SINGAPORE, September 7, 2022 – Thailand’s recovery is gaining momentum on the back of strengthening domestic demand and a stronger rebound in tourist arrivals. However, concerns over the slowing global economy, prolonged supply-chain disruptions and high inflation weigh on its prospects. As fiscal and monetary policy support are gradually withdrawn, policymakers will need to prioritize its post-pandemic recovery efforts and deal with the long-term challenges posed by the economic scars, rapidly aging population and climate change.
These findings are based on the preliminary assessment by the ASEAN+3 Macroeconomic Research Office (AMRO), after its Annual Consultation Visit to Thailand from August 11 to September 1, 2022.
The mission was led by AMRO Lead Economist, Sumio Ishikawa. AMRO Director, Kouqing Li and Chief Economist, Hoe Ee Khor participated in the policy meetings. The talks focused on Thailand’s economic recovery, policies to address the potential risks and structural challenges, and on maintaining financial stability and medium-term debt sustainability.
“Thailand’s economy is projected to recover at a faster pace of 3.2 percent in 2022 from 1.5 percent in 2021 given the strengthening domestic demand and faster return of tourist arrivals,” said Ishikawa. “The slowing global economy, supply chain disruptions, and high inflation are the key near-term risks. Structural reforms will be needed to raise Thailand’s growth potential and to address the long-term challenges.”
The hospitality sectors have benefitted the most from the strong rebound in tourism activities. Private consumption grew strongly, supported by robust tourism spending, labor market recovery and rising farm income. However, goods exports have slowed, reflecting the global economic slowdown. Inflation rose sharply due to the surge in global oil and commodity prices. Inflation is projected to rise to 6.4 percent in 2022, while core inflation is expected to continue rising steadily due to higher prices of prepared and cooked food.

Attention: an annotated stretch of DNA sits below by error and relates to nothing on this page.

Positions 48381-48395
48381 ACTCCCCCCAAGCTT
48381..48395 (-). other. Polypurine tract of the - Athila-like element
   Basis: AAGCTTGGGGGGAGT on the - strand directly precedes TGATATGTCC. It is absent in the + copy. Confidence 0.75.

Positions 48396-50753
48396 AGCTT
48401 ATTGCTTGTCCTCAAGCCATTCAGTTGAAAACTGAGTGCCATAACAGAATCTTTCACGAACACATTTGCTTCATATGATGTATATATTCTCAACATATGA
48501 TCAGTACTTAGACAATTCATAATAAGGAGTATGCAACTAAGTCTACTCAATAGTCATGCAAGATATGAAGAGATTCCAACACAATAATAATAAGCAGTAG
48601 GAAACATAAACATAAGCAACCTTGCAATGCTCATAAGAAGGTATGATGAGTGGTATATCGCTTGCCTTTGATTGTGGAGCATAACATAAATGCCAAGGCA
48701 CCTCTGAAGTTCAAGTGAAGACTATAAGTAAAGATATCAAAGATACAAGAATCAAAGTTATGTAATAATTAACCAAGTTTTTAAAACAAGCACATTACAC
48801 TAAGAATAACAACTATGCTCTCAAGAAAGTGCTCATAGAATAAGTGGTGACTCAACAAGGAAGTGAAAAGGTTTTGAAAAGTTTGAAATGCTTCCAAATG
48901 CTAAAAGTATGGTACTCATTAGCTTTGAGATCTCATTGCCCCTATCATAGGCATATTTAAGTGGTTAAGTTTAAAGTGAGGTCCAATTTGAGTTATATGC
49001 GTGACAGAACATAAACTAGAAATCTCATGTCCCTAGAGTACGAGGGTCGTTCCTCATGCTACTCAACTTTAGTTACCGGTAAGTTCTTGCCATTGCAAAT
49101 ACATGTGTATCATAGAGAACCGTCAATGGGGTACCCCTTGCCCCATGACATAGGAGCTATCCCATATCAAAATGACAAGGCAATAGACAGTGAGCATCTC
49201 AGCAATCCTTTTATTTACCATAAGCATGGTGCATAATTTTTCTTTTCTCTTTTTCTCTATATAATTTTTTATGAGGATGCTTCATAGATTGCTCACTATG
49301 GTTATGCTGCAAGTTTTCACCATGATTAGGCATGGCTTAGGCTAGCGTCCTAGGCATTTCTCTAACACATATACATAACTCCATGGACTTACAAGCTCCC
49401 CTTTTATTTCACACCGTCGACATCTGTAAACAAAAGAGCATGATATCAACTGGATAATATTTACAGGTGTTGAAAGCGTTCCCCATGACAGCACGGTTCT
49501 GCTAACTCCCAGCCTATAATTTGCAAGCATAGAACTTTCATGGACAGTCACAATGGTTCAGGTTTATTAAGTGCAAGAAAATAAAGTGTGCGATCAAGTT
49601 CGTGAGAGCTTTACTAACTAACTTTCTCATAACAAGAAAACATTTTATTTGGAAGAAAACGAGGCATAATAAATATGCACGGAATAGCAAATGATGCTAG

Commercial banks’ capital buffer is strong and liquidity remains ample. Asset quality has remained stable while bank lending rose, partly reflecting the Bank of Thailand’s (BOT’s) expanded financial assistance efforts for borrowers and financial institutions. In particular, the long-term debt restructuring measure is aimed at reducing the debt burden commensurate with the reduced income of debtors. To help accelerate such pre-emptive long-term debt restructuring, the BOT temporarily eased some regulations for banks until end-2023.
Fiscal policy remains expansionary as the authorities continue to roll out fiscal measures to mitigate the impact of the pandemic and provide additional support to counter the higher cost of living. This includes fuel subsidies by government-backed institutions to help Thai households and businesses cope with the high inflation.
Risks and vulnerabilities
Downside risks to growth stem mainly from a protracted global slowdown, further supply chain disruptions, and the emergence of more virulent strains of COVID-19. A prolonged and sharper rise in U.S. interest rates would heighten the risks of capital outflows, a further increase in borrowing costs, and exchange rate depreciation pressure. Inflation may stay elevated for a longer period due to the withdrawal of price subsidies and higher wages.
In the medium-term, the high subsidy costs of quasi-fiscal operations borne by the government-linked institutions will increase the size of public debt. The significant economic scars from the pandemic can be a drag on growth in the long-term. Thailand will also need to address the structural challenges from a rapidly aging population, digital transformation and climate change.